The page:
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Craig Anderton

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Craig Anderton last won the day on October 16 2019

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  1. Spotify has an option to remove their loudness normalization process. I'm not sure, but I think it's available only to subscribers. Don't know if it's a default or not.
  2. A saturator will make the drums seem subjectively louder, but will also reduce peaks. I use saturation quite a bit on bass, and sometimes on drums.
  3. Figuring out how to violate the laws of physics would be a good start 😀 I already gave you suggestions on how to make the softer parts seem louder so that you can retain the dynamics you want. The other option is to have reduced dynamics. You can't retain dynamics while applying a process designed specifically to reduce dynamics.
  4. I didn't see this addressed specifically in the thread, but when a streaming service says its target is -14 LUFS, that doesn't mean your master has to measure -14 LUFS. It can be whatever you want, and the streaming service will turn it down to meet their target LUFS level. Sometimes you want to master "hot" to get a certain character, and that character will be preserved when the song is turned down. One of the main reasons to meet a streaming services specs is because they often transcode to compressed audio. Meeting their specs will usually guarantee the least amount of distortion and other artifacts when the music is compressed. However, for the best transcoding performance, what's more important than meeting the LUFS spec is meeting the True Peak spec, which is typically -1 or -2 dB. The best aspect for me about a streaming service's spec is that it means I can master something like an acoustic or jazz album to -14 LUFS, which is a decent amount of dynamic range, and it won't sound super-soft compared to everything else. (BTW some streaming services will turn up music below -14 LUFS, but others don't. So when artistically possible, I make sure a master doesn't go below -14 LUFS.)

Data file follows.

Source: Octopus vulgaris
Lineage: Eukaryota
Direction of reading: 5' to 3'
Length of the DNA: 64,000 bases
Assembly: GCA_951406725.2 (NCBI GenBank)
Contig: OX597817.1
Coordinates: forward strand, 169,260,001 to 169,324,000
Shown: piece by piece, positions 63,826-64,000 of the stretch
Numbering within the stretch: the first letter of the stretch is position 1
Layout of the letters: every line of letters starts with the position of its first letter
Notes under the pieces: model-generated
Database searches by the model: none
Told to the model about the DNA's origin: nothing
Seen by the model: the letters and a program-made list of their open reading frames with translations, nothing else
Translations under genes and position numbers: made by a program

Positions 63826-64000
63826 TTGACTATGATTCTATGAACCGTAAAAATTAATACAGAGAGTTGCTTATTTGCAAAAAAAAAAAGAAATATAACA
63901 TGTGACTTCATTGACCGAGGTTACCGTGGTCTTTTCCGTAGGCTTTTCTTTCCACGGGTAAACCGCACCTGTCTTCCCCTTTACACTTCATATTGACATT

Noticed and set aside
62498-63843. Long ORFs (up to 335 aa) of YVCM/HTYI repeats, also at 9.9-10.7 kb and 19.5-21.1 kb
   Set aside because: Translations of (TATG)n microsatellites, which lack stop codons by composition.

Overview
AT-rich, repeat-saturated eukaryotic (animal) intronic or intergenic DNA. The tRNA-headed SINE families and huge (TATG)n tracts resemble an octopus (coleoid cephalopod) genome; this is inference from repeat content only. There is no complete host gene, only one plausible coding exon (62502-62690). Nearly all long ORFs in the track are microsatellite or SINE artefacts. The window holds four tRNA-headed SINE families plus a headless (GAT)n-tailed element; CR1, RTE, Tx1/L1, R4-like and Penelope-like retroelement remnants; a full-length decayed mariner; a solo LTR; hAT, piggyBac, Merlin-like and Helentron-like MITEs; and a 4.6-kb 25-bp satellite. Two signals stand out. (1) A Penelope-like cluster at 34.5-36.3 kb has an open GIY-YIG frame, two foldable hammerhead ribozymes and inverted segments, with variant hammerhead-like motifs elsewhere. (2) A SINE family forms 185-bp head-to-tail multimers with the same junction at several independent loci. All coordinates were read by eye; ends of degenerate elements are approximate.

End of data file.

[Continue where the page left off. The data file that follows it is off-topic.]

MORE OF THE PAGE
5. The irony is if you can cut the lows without losing anything, then there probably wasn't anything down there to cut anyway. This has been a controversial subject, because most vinyl cut the lows in order to accommodate bass, so people got used to hearing that sound. However there are many instances where energy exists below notes. Plosives on vocals are a good example, as are vocal wind blasts associated with "f" and other sounds. Often you want to reduce these, but you do not want to get rid of them entirely. If you look at an instrument like guitar on a spectrum analyzer, you can see there's energy happening below the lowest notes. So then you have two issues: Can you hear it? Does it reduce headroom in your mix? Here's an experiment you can try. Do a mix with no high-pass filtering, and see how much you can turn up the master fader before the peaks hit 0. Then, high pass everything, and see how much you can turn up the master fader before the peaks hit 0. Then you can answer those two questions based on data instead of conjecture. FWIW, I high pass tracks rarely, and selectively. There definitely are cases where add a high-pass filter tightens the sound, and other cases where high passing below an instrument's notes takes something away.